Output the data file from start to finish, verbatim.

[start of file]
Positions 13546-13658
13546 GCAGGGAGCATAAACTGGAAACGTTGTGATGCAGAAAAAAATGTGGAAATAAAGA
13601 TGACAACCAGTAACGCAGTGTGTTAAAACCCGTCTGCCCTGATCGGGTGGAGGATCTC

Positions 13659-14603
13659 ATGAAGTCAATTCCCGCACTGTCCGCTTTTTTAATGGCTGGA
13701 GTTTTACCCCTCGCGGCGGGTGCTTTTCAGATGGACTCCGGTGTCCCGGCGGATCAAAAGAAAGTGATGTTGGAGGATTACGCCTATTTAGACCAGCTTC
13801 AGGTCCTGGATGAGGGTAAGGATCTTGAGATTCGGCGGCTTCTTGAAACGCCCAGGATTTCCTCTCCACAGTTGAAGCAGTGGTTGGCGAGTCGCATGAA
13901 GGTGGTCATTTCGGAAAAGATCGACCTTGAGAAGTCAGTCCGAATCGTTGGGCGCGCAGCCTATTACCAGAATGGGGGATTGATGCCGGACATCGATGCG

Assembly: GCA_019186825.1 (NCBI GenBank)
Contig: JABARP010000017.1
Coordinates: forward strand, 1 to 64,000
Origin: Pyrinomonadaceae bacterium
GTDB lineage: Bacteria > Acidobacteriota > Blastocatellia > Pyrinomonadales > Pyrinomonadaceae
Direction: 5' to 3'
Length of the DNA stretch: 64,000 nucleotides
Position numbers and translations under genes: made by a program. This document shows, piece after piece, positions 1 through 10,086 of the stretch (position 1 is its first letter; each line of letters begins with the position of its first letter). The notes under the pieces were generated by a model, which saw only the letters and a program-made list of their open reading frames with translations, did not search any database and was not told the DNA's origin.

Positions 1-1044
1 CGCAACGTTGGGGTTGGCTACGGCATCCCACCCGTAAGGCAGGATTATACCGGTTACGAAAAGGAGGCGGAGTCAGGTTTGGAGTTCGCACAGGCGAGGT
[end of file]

Positions 13546-13658
13546 GCAGGGAGCATAAACTGGAAACGTTGTGATGCAGAAAAAAATGTGGAAATAAAGA
13601 TGACAACCAGTAACGCAGTGTGTTAAAACCCGTCTGCCCTGATCGGGTGGAGGATCTC

Positions 13659-14603
13659 ATGAAGTCAATTCCCGCACTGTCCGCTTTTTTAATGGCTGGA
13701 GTTTTACCCCTCGCGGCGGGTGCTTTTCAGATGGACTCCGGTGTCCCGGCGGATCAAAAGAAAGTGATGTTGGAGGATTACGCCTATTTAGACCAGCTTC
13801 AGGTCCTGGATGAGGGTAAGGATCTTGAGATTCGGCGGCTTCTTGAAACGCCCAGGATTTCCTCTCCACAGTTGAAGCAGTGGTTGGCGAGTCGCATGAA
13901 GGTGGTCATTTCGGAAAAGATCGACCTTGAGAAGTCAGTCCGAATCGTTGGGCGCGCAGCCTATTACCAGAATGGGGGATTGATGCCGGACATCGATGCG

Assembly: GCA_019186825.1 (NCBI GenBank)
Contig: JABARP010000017.1
Coordinates: forward strand, 1 to 64,000
Origin: Pyrinomonadaceae bacterium
GTDB lineage: Bacteria > Acidobacteriota > Blastocatellia > Pyrinomonadales > Pyrinomonadaceae
Direction: 5' to 3'
Length of the DNA stretch: 64,000 nucleotides
Position numbers and translations under genes: made by a program. This document shows, piece after piece, positions 1 through 10,086 of the stretch (position 1 is its first letter; each line of letters begins with the position of its first letter). The notes under the pieces were generated by a model, which saw only the letters and a program-made list of their open reading frames with translations, did not search any database and was not told the DNA's origin.

Positions 1-1044
1 CGCAACGTTGGGGTTGGCTACGGCATCCCACCCGTAAGGCAGGATTATACCGGTTACGAAAAGGAGGCGGAGTCAGGTTTGGAGTTCGCACAGGCGAGGT